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Florence Cathedral, Guillaume Dufay, Nuper rosarum flores, Charles Warren, Craig Wright, Marvin Trachtenburg, isorhythm


In 1436, Pope Eugenius IV consecrated the newly-completed Santa Maria del Fiore, more commonly known as Florence Cathedral. The completion of the cathedral’s dome was an incredible feat of great significance to the city of Florence, whose cathedral had remained unfinished for over one hundred years, and the splendor of the dedication ceremony reflected this reality. Franco-Flemish composer Guillaume Dufay was commissioned to write a motet for the occasion, and the resulting work, Nuper rosarum flores, has sparked a great deal of controversy in the musicological realm. In 1973, musicologist Charles Warren claimed that the isorhythmic proportions of the motet reflected the architectural proportions of the cathedral, but Craig Wright later exposed several flaws within Warren’s analysis, suggesting instead that the motet’s unique proportional structure was intended to reflect King Solomon’s Temple as described in scripture. Yet another hypothesis, presented by Marvin Trachtenburg, claims that both Warren and Wright’s arguments are correct in some regard. This article seeks to explore Wright, Warren, and Trachtenburg’s respective theories through the study of Dufay’s motet, of the dedication of Florence Cathedral, and of the historical context of this event. Due to the speculative nature of the debate surrounding Nuper rosarum flores, it is doubtful that scholars will ever agree on an explanation for the motet’s unusual structure.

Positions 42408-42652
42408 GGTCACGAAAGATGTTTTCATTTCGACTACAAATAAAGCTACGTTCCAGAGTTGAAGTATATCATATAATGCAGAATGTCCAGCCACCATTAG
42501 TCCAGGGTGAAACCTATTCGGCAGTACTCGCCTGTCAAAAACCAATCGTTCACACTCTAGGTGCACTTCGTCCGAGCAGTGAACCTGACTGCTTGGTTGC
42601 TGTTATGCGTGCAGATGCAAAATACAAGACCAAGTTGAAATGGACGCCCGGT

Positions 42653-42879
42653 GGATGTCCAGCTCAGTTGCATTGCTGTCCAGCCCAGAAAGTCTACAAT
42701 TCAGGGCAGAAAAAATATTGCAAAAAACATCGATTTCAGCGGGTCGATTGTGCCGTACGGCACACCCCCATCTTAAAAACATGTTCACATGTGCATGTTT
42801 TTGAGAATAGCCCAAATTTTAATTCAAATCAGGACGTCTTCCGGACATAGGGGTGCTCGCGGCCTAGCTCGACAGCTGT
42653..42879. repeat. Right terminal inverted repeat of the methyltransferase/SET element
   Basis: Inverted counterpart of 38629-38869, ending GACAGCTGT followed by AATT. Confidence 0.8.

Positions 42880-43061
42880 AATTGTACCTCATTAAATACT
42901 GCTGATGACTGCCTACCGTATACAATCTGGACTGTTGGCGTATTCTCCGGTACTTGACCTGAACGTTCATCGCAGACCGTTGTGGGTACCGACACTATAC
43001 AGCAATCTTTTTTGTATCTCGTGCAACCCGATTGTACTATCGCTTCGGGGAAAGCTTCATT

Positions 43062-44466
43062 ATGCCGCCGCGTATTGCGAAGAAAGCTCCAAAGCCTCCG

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Creative Commons Attribution-Noncommercial-No Derivative Works 4.0 License
This work is licensed under a Creative Commons Attribution-Noncommercial-No Derivative Works 4.0 License.


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